The butler enters with drinks on a tray. Two double Scotches on the rocks, a new bottle of Chivas Regal next to an ice-bucket. Hers is just a shade too pale: I suspect it’s flat ginger ale.
We get down to business. Millicent tells me she fears there’s a contract out on her father’s life. He’s poised for a takeover bid of a major competitor. “You know how cutthroat big business is?”
“Don’t tell me,” I say. It seems the right thing.
My job, says Millicent, will be to act as bodyguard. Jackpot! It could go on for months. I feel like a cash register, the takings constantly mounting.
“So, when do I get to meet Mr. Badger Parker-Bowles?”
“He’s waiting for us. I’ll be taking you through in a moment. I don’t want you exciting him too much after his heart attack last month.”
“Of course.” I read about that. “Is he much –?”

MY question is cut off as an angular young man comes barging in. It’s her twin brother, Clem, not at all alike – dark-haired and sallow. I’ve been reading about him, too: the family junkie; cocaine, heroin, you name it. Right now though he looks anything but doped up. His eyes are popping with panic.
“Milly! Quickly, it’s Dad. I think he’s had another heart attack! I – I think he may be dead!”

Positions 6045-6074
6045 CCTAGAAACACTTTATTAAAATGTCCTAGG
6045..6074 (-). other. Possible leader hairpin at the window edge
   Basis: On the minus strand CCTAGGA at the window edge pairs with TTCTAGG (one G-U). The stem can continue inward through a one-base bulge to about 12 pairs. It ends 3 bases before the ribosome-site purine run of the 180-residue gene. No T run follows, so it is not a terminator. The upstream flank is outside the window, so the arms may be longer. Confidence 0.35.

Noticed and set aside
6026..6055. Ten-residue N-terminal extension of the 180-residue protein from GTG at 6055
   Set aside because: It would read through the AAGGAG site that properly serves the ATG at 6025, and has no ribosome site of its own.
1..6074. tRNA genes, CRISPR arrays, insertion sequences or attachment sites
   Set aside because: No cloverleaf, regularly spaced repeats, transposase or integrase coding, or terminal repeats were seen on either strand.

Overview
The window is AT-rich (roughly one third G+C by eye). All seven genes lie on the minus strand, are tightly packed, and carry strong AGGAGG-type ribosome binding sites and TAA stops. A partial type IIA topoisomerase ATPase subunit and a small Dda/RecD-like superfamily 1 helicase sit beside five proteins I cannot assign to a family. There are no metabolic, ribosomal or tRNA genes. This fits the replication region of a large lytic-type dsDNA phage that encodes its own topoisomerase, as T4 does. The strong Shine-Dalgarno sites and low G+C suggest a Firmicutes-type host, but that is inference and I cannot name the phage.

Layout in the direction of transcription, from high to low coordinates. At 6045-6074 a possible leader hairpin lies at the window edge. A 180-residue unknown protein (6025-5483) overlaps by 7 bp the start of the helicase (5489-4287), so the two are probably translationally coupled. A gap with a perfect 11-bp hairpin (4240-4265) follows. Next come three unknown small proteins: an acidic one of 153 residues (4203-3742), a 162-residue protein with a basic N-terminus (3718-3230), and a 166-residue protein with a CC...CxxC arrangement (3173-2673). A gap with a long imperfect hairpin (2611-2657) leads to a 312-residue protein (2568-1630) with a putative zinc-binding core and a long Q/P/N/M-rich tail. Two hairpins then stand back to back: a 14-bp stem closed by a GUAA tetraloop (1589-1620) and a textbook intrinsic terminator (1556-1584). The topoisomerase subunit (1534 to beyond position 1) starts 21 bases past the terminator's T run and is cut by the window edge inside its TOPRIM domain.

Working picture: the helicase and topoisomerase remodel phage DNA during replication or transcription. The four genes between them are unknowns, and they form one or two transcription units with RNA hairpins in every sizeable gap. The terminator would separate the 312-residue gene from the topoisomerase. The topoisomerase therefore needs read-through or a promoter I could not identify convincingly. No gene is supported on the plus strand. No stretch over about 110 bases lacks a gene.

“What? Don’t be silly, Clem. Pull yourself together.” But she’s already standing up. Something’s very odd here. She jerks her head peremptorily at me. “You better come, too.”
I follow. We go along a thickly-carpeted passage to the book-lined study. Badger Parker-Bowles is sitting behind a mahogany desk as wide as a cricket pitch. He’s very dead, eyes wide with fright.
I notice the cigarette he was smoking has fallen from his mouth. It is little more than a butt. It has burnt itself out in a fold of his grey sleeveless cardigan. There’s a burn mark in the wool just above his paunch, on the lefthand side, about where his heart is.
Millicent moves swiftly to her father’s side, bends her head to the level of his gaping mouth. “I think Clem’s right. He isn’t breathing.”
I step up and check his jugular. Not a murmur. He’s dead all right.

WE are back in the tennis court-sized lounge, the coke-freak brother, Clem, looking grey and shaky, sits in a chair he has drawn up on Millicent’s right. “Sh-shouldn’t we call an ambulance?”
She looks at me. “What’s the usual procedure, Mr. O’Shea?”
“Usually, you need a doctor to pronounce the deceased dead. But there’s nothing usual about this death.”
“What you mean?”
“I think you know what I mean.”
“I beg your pardon?”
“You’re a very clever woman, Miss Parker-Bowles. But you made a few mistakes. Well, one crucial one.” Suddenly I’m seeing daylight. I put my hand in my jacket pocket, fiddle for a moment. My hand reappears with my pack of Camels. I light one. “I’m sure when the police search the house they’ll find a small revolver. The one you used on your father.”
She laughs in my face. “My father wasn’t shot. He died of a heart attack. Are you on something, Mr. O’Shea?”
Her brother’s eyes are jumping all over the place.
“No, I’m not. But I know someone who is.”
She looks at her brother. “Pull yourself together, Clem,” she orders. Her eyes return to me. “Don’t be tiresome, O’Shea. Of course it was a heart attack.”